Whenever a depressive cloud floats in and takes over my mind, my partner Fiona tends to ask ‘what triggered it?’ It is hard to tell. As for dealing with it, the main thing I have learned is to hold onto the insight that, for me at least, it will pass. It usually takes a few days. Sometimes, if it goes on longer, it requires medication and though I don’t like taking anti-depressives, I have adopted a ‘needs must’ approach.
All depressives will be different and I can only speak for myself. I do find exercise helps. I have also noticed a decline in the frequency of my depressive bouts since writing a novel about mental illness, All in the Mind. I think there was something therapeutic about trying to find creative expression for some of the more negative experiences of my life. Openness helps. So has the reaction of others who said it helped them understand their own depressions and that of loved ones.
Indeed I think we would all be helped, depressives and non-depressives alike, if we were more open about mental health generally. We all have it, the same as we all have physical health. If we have flu, we have no qualms about saying so. If we break a leg, it is clear for all to see. If a friend or relative has cancer, we vaguely know how to respond. Yet mental illness remains something of a taboo. In my work with the Time to Change campaign I have met mentally ill people who say the stigma caused by that taboo is sometimes worse than the symptoms.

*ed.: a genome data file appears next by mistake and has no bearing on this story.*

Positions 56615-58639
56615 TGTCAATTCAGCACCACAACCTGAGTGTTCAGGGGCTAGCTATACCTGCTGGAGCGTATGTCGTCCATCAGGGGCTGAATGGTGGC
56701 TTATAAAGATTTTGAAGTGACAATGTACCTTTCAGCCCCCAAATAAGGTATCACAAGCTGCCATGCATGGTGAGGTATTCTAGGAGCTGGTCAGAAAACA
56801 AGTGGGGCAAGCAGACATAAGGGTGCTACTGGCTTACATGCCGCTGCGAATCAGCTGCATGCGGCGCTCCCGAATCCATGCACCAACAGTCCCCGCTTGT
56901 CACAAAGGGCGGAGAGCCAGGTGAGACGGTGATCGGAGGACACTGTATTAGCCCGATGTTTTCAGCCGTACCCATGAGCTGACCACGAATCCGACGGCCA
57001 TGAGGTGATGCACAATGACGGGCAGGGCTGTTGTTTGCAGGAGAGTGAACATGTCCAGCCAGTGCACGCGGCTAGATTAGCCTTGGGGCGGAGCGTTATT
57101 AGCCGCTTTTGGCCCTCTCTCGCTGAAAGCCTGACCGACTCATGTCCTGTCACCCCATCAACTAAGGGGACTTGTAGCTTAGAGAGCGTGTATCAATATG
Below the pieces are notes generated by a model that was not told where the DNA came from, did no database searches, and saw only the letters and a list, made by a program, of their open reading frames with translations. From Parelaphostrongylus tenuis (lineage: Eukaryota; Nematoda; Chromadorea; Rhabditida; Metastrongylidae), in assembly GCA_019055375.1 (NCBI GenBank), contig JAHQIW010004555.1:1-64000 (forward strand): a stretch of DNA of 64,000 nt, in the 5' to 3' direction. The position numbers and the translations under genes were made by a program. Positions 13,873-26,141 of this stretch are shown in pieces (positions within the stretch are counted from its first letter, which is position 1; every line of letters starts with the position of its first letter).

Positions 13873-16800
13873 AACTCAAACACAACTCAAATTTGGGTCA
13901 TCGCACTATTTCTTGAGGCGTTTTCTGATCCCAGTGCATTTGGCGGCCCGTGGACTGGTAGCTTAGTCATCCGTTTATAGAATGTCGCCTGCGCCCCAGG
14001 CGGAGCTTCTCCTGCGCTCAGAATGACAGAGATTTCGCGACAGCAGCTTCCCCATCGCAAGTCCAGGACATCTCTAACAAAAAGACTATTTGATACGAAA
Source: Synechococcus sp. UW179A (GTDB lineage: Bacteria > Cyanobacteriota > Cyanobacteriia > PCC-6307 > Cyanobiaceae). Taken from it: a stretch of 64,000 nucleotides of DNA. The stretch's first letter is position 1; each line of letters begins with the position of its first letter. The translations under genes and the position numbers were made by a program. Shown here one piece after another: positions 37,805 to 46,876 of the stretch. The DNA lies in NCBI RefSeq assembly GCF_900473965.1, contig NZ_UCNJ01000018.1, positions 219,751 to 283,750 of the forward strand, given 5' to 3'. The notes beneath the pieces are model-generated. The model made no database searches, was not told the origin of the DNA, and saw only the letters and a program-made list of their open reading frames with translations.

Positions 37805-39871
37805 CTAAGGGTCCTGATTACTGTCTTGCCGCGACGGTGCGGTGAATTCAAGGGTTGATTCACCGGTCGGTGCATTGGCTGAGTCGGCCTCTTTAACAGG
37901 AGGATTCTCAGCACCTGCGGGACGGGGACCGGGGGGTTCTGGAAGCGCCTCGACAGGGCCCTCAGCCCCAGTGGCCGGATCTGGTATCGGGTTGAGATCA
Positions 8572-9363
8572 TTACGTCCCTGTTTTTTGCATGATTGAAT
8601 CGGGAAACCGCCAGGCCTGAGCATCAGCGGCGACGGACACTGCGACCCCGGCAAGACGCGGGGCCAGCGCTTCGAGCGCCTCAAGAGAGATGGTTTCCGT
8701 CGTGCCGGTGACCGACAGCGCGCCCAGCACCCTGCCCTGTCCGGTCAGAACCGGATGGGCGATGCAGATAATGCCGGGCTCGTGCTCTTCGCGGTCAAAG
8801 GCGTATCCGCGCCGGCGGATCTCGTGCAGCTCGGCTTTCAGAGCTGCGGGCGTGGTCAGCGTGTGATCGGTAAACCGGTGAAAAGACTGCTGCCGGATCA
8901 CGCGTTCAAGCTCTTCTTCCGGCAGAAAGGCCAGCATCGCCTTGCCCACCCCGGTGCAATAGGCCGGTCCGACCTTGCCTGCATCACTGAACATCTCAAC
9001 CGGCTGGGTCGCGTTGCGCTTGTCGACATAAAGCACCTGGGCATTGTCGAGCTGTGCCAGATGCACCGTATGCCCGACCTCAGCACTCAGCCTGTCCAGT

I was very lucky to have had a succession of bosses who were broadly sympathetic to mental health issues. After I had a breakdown, having left the Mirror for Today newspaper, Richard Stott, my old boss at the Mirror, took me back. When Tony Blair asked me to work for him, I told him in detail about my breakdown, my drink problem and my depressions. ‘I’m not bothered if you’re not bothered,’ he said. ‘What if I’m bothered?’ I said. ‘I’m still not bothered.’ A lot of employers could learn from that.
I only once ducked out of a briefing because I felt too low, and my deputy stepped in. But for many, it is far easier to phone in and say you have flu, or that your daughter or mum needs a lift to a hospital appointment, than to admit the truth. Men also find it far harder than women, for some reason, to admit to a GP that they have depression. But the fact of concealment, and the fear of the reaction, merely adds to the sense of this being a taboo subject.
For people like me, Stephen Fry, or Ruby Wax, being open is not that hard. We’re not short of options on the professional front. But I totally understand why, filling in a job application form to be a teacher or a nurse, or as a young graduate starting out on the career ladder, someone might think twice about admitting to depression. Not because they think themselves incapable of doing the job. But because they are unsure how the employer will react. We’d all be better off if we could all be more open.’